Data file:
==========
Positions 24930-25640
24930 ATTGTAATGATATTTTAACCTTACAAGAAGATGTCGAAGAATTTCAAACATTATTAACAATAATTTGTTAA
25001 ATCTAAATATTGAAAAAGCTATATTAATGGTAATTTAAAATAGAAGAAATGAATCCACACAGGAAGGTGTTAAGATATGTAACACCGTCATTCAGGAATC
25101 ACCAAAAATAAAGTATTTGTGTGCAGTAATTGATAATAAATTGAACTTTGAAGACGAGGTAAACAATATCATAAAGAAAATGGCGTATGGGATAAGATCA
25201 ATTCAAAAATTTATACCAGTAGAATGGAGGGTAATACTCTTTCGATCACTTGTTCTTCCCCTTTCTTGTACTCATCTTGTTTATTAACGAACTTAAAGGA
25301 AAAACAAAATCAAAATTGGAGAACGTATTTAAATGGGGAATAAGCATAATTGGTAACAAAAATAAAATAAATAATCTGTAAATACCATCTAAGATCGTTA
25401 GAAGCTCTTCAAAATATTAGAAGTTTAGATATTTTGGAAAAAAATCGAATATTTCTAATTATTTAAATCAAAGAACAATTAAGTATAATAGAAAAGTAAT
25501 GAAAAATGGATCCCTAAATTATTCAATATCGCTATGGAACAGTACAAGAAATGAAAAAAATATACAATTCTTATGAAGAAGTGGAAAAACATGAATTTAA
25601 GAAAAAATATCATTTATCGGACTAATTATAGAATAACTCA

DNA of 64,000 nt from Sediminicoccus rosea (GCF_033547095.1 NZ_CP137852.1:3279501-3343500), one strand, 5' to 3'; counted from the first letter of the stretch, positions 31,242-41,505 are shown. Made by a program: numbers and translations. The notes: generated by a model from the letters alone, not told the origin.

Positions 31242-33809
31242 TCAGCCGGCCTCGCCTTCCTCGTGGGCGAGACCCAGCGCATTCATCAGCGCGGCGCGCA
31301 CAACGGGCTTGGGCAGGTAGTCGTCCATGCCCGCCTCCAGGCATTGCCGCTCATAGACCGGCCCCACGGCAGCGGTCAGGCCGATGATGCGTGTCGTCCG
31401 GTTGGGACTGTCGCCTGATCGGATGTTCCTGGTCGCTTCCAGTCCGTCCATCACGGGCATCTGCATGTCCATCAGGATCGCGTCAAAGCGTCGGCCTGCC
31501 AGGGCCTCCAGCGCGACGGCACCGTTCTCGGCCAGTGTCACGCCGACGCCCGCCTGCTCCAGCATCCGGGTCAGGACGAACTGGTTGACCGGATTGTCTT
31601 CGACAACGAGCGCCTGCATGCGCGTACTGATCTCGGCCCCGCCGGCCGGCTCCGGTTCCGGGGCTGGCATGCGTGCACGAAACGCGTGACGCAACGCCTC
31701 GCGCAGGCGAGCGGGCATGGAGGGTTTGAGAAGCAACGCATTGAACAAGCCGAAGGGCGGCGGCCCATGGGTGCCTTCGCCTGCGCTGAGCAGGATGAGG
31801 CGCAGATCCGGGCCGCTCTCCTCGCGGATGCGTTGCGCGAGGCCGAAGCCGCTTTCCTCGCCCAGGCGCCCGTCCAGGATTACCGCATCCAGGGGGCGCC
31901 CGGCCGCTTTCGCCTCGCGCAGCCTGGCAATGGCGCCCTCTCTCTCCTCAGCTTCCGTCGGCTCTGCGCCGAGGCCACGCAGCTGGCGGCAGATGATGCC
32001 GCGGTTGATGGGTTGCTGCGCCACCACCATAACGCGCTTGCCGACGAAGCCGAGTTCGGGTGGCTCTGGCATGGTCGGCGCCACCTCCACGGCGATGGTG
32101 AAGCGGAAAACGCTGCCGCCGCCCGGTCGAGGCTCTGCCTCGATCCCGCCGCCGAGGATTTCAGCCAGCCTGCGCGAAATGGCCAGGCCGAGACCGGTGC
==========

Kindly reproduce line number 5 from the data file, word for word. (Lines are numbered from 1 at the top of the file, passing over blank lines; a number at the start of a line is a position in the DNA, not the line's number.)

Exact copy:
25201 ATTCAAAAATTTATACCAGTAGAATGGAGGGTAATACTCTTTCGATCACTTGTTCTTCCCCTTTCTTGTACTCATCTTGTTTATTAACGAACTTAAAGGA